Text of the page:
For a teenage boy, according to this joke, the idea of cleaning up his own messes is so alien that learning to understand its expression in simple English is part of learning a foreign language. I suspect that the stereotype is at least somewhat unfair, in terms of age as well as sex; but this comic strip also mocks (and thus illustrates) a common tendency to equate language and thought.
The Sapir-Whorf hypothesis, as advanced by its original authors, involved the rather limited idea that the obligatory morpho-syntactic categories of a language influence the habitual thought patterns of its speakers. Even in this form, the hypothesis remains controversial. But it's often distorted into various extreme and easily-refuted forms, such as the idea that a culture's interest in X can reliably be calibrated in terms of its number of monomorphemic words for X-related concepts; or worse, the truly bizarre idea that if you can't express a concept in a single word, then you can't understand it.
It's easy to see why people fall into these fallacies, because there are closely-related concepts that are pretty clearly true. I encountered one example a few months ago in reading James Flynn's book What is Intelligence? (for the context, see "One question, two answers, three interpretations", 8/14/2008).
Flynn writes (p. 146):
IQ gains are less than half the story of the cognitive history of the twentieth century. There are other intellectual qualities, namely, critical acumen and wisdom, that IQ tests were not designed to measure and do not measure and these are equally worthy of attention. […]
There is one encouraging development. Over the last century and a half, science and philosophy have invaded the language of educated people … by giving them words and phrases that can greatly increase their critical acumen. Each of these terms stands for a cluster of interrelated ideas that virtually spell out a method of critical analysis applicable to social and moral issues. I will call them shorthand abstractions (or SHAs), it being understood that they are abstractions with peculiar analytic significance.
He gives a sort of top-ten list of SHAs along with "the date they entered educated usage" according to the OED. His list is market, percentage, natural selection, control group, random sample, naturalistic fallacy, charisma effect, placebo, falsifiable/tautology, and tolerance school fallacy.
[The last of these terms somewhat undermines Flynn's optimism about the historical trend, since it's his own invention, and as he wryly notes, "somehow my coining this term has not made it into common currency". It means "the fallacy of concluding that we should respect the good of all because nothing can be shown to be good".]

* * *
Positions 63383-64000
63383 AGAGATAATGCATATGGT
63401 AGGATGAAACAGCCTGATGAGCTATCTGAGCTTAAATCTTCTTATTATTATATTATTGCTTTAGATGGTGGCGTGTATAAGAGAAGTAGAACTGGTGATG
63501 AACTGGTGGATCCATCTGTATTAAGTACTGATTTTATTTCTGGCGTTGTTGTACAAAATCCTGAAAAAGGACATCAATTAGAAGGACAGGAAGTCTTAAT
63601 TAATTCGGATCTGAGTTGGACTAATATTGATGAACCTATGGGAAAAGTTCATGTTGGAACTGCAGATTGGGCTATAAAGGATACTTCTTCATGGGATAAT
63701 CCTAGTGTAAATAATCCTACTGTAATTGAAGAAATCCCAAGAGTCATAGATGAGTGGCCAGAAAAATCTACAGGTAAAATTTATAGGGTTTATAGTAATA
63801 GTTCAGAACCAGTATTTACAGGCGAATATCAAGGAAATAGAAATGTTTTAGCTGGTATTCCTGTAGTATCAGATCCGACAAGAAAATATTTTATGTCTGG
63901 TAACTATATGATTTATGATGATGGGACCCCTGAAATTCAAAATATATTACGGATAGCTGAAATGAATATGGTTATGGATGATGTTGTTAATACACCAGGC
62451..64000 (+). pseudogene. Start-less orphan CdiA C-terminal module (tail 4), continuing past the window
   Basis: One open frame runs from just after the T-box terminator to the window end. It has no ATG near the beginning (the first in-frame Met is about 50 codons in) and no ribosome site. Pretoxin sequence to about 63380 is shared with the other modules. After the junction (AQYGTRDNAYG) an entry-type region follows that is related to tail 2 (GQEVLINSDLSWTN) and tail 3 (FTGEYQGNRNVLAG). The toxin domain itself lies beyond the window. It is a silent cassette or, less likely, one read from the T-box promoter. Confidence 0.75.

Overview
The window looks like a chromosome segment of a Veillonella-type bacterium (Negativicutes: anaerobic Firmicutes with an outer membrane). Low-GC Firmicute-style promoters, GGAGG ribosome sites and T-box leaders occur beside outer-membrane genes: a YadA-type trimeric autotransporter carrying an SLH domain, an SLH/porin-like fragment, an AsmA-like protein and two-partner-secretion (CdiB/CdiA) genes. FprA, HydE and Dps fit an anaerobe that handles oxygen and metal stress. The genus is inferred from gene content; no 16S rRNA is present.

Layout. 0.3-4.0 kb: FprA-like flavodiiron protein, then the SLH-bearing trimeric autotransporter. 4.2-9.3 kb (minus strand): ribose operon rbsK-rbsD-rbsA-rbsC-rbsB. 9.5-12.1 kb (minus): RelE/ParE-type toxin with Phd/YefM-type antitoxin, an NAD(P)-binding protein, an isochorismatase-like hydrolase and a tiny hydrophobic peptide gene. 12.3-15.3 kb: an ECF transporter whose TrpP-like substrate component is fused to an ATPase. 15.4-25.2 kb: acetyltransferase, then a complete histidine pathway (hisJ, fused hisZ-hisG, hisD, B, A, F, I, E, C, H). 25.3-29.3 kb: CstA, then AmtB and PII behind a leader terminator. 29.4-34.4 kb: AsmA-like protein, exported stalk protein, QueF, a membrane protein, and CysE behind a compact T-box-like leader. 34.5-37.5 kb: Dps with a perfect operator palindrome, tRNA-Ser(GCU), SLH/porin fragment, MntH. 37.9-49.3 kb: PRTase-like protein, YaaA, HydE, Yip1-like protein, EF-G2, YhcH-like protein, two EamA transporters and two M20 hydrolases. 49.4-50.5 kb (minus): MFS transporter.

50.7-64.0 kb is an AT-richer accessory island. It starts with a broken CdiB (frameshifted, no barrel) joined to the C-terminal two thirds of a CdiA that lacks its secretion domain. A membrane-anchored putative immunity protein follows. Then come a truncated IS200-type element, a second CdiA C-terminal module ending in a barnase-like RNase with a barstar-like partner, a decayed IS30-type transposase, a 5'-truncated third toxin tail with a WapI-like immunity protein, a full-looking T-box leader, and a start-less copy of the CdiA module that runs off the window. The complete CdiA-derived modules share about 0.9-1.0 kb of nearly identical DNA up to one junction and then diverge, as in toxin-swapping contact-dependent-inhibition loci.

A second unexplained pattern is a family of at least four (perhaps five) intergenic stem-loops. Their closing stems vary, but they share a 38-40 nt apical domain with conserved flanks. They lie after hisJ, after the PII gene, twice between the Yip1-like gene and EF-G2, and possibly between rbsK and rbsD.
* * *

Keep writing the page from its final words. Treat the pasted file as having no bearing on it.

Anyhow, Flynn's idea is that these words and phrases are the outward and visible sign of increasing "critical acumen and wisdom" in the culture that developed them. Some people will surely disagree, but I'm not among them.
In fact, I'd like to add a few things to Flynn's list, starting with a list of shorthand abstractions that have to do with ways of thinking and talking about properties of sets, and have been featured in many Language Log posts over the years. The outward and visible signs of this set of interrelated concepts are terms like odds ratio, percentile, standard deviation, effect size, and contingency table. Here's an illustrative sample of relevant posts: "Thou shalt not report odds ratios", 7/30/2007; "Gabby guys: the effect size", 9/23/2006; The 'gender happiness gap'", 10/4/2007; The Pirahã and us", 10/6/2007; "Scrupulously avoiding sigma", 3/2/2008; "Is autism the symptom of an 'extreme white brain'?", 3/26/2008; "Steven D. Levitt: pwned by the base rate fallacy?", 4/10/2008.
Although these are all statistical terms, I'd argue that the associated concepts belong to linguistics in the same sense that the concepts developed by logicians for talking about truth and consequences do. (These include things like sense and reference, de re vs. de dicto, entailment, implicature, quantifier scope, and so on.)
The crucial ways of thinking and talking about the properties of sets don't require anything beyond junior-high-school math to understand. But the associated methods of critical analysis seem still to be mostly lacking among the sample of educated people represented by journalists in general, science journalists in particular, and even scientists writing for a general audience. As a result, genuine scientific results are garbled, and emerge as misleading or entirely false general statements that guide public policy choices as well decisions in private life.
Paradoxically, you could argue that the net impact of statistical concepts on public discourse in our society has been negative. They underlie scientifically valid forms of argument, but the authority of these arguments is then abused in discussions among people who overwhelmingly misunderstand and misuse them.
I wouldn't go that far — statistical reasoning has surely done far more good than harm, overall — but it's certainly long past time to increase the percentage of the population that understands it. However, it probably takes just about as much systematic practice to get comfortable with these ways of thinking and talking about the properties of groups as it does to learn to count and do basic arithmetic. So we'd be talking about a fairly large change in our culture's educational system.